Going Beyond with Heroku

Codecademy Team
With Heroku being "the fastest way to go from idea to URL", deploying an app is a fairly simple process. But there are many more features that make Heroku a solid choice when it comes to configuring, scaling, tuning, and managing apps.

Note: This article is currently teaching deployment using Heroku which no longer offers a free tier plan.

Basics of Heroku

Up to this point, you should know what Heroku is and how to set up an account, as well as how to deploy an app from GitHub, using Heroku’s interface. In this article you’ll learn about some more key features that can be used to manage your apps.

Going Beyond

Heroku has a lot to offer, even with a free account:

Heroku CLI

Once you know the fundamentals of Heroku and what it can do for you, the next step is installing and learning the Heroku Command Line Interface (CLI). The Heroku CLI is an essential tool in creating and managing apps on the Heroku platform. Once installed, creating an app can be done in as little as two commands:

heroku login

The heroku login command will initiate a login process by prompting you to press any key to open a new page in your web browser. After verifying your credentials in the browser, the CLI will log you in automatically. Next, use the command:

heroku create

This command will create an app and give it a randomly generated name. Additional arguments and options, such as defining your own app name, can be added.

Config Vars

Anything that you don’t want to appear in your source code (like API keys or database login credentials), as well as anything that varies between environments (like usernames, or URL’s) should be stored in environment variables. Heroku’s environment variables are called config vars. To set a config var, navigate to the Settings tab of your app’s dashboard, and click Reveal Config Vars.

Heroku Config Vars

You can also set Config Vars through the CLI. For example:

heroku config:set API_KEY=2RXvacdFdcNWVpLDoaaU8

Here, the config:set argument sets the specified config var.

Custom Domain

Every app created on Heroku uses the Heroku domain (your-app-name.herokuapp.com). Changing the name of the app will change the URL, while still keeping it at the “herokuapp.com” domain. But if you already have a domain that you’d like to use instead, you can still deploy your site on Heroku with a custom domain. First, go to the Settings tab in the app’s dashboard.

Heroku Domains section that shows what domain is currently hosting your site and an option to filter through your collection of domains

Click the Add domain button and enter your domain in the panel that slides out, then click the Next button. You’ll then be given a DNS target, a term for the Heroku domain to give to a DNS provider to be the destination for a custom domain name.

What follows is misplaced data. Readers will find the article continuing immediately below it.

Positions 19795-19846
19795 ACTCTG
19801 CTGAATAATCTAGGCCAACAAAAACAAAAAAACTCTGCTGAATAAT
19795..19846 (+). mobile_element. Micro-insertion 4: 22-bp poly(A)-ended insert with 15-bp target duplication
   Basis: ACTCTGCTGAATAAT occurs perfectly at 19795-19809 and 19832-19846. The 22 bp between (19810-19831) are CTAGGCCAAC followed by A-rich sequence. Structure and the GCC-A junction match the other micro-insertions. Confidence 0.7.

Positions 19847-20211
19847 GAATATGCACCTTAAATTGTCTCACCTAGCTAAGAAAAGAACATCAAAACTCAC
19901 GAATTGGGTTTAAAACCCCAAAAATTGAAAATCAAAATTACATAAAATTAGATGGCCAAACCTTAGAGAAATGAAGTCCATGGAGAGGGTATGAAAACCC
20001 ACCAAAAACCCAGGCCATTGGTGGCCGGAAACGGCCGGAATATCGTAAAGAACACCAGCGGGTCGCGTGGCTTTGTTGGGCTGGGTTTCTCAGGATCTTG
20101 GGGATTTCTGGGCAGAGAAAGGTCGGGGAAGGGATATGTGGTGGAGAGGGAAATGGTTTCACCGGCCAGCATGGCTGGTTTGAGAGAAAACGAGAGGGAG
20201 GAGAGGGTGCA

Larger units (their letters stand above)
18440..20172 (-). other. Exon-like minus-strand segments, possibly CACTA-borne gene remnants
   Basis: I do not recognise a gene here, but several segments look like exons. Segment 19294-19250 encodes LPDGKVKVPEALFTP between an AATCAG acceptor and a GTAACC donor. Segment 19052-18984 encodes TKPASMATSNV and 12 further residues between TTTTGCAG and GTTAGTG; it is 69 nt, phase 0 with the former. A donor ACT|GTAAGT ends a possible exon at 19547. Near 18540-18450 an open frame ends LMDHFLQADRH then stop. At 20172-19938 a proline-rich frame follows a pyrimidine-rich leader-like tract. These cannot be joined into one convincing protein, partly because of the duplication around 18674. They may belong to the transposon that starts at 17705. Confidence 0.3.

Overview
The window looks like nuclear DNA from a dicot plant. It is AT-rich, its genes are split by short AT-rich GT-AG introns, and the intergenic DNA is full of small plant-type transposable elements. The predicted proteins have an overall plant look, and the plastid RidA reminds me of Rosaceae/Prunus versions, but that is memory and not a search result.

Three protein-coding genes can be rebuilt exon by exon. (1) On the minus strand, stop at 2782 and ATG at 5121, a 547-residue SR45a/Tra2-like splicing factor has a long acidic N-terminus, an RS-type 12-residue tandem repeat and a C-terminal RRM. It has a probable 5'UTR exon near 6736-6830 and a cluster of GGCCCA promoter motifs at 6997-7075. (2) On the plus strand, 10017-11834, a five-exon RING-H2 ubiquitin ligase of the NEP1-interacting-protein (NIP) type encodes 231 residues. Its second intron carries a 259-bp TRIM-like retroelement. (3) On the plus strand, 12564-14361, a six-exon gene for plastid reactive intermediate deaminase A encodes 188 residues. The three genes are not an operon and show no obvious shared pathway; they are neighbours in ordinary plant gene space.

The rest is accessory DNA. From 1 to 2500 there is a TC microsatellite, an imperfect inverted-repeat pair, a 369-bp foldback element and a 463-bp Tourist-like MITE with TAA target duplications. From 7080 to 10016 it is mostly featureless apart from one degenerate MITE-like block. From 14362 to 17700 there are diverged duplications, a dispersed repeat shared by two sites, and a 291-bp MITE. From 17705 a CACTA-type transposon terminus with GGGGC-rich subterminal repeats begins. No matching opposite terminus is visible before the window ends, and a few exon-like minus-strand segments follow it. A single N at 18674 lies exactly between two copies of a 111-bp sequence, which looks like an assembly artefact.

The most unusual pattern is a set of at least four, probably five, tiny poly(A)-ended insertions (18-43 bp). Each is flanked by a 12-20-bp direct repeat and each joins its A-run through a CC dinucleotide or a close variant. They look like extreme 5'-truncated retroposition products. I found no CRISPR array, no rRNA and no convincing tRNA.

You can also add a custom domain through the CLI by typing:

heroku domains:add www.example.com

The argument, domains:add, adds a domain, and will return a DNS target.

Once you have a DNS target, configure the CNAME or ALIAS/ANAME in your domain provider’s control panel to point to the Heroku-supplied DNS target. Once the change takes effect, you can visit your heroku app at your own domain!

Adding a Database

Heroku offers a free HerokuPostgres data service as an add-on for all customers. Adding a Postgres database to your app can be done in the “Add-ons” section of the Resources tab of your app’s dashboard:

Heroku Add-ons

But it might be more convenient to set up Postgres in the CLI, since you can also interact with the database in your terminal. To provision Heroku Postgres type:

heroku addons:create heroku-postgresql:hobby-dev

This command uses the addons:create argument to create an add-on. Then, the heroku-postgresql:hobby-dev argument specifies the add-on and plan.

Configuring the database is beyond the scope of this article, but each language in the Heroku Getting Started Guide has a section detailing how to create a table and access the data using the code specific to the chosen language.

Fullstack Application

You’ve learned how to deploy a back-end app with Heroku, but you can also deploy a fully-operational full-stack app on Heroku’s platform. Check out Deploying a Full-Stack App with Heroku to for a guide using Node.js, or see the the Heroku Getting Started Guide language of your choice.

Premium Features

If your app starts getting an increase in traffic, or you decide on using a custom domain, upgrading to the hobby dyno might be a good idea. With the hobby dyno, you gain a few additional features. For instance, apps on the hobby dyno:

  • won’t go to sleep after 30 minutes of inactivity.
  • can use Heroku SSL to encrypt traffic to and from your site, provided you upload and manage the SSL certificates. (gives you the ability to use HTTPS instead of HTTP in your URL).
  • or even better, Automated Certificate Management, which uses TLS certificates, managed and renewed by Heroku. (same as SSL, but no need to worry about uploading and managing certificates).

Beyond the hobby dyno plan, there are professional plans aimed at providing businesses with additional features to fit their needs. Visit the plan estimator page to see which plan is best suited to your project!

Wrap Up

Way to go! Now you’re aware of some more of the features Heroku to offer, as well as a few commands to get started using the Heroku CLI. There is so much more to learn, as this platform serves everyone from new developers just getting started, to large companies with teams of experienced developers. Try taking your knowledge further by adding some of these features to your own app, or create a new app to test them out and see where they take you!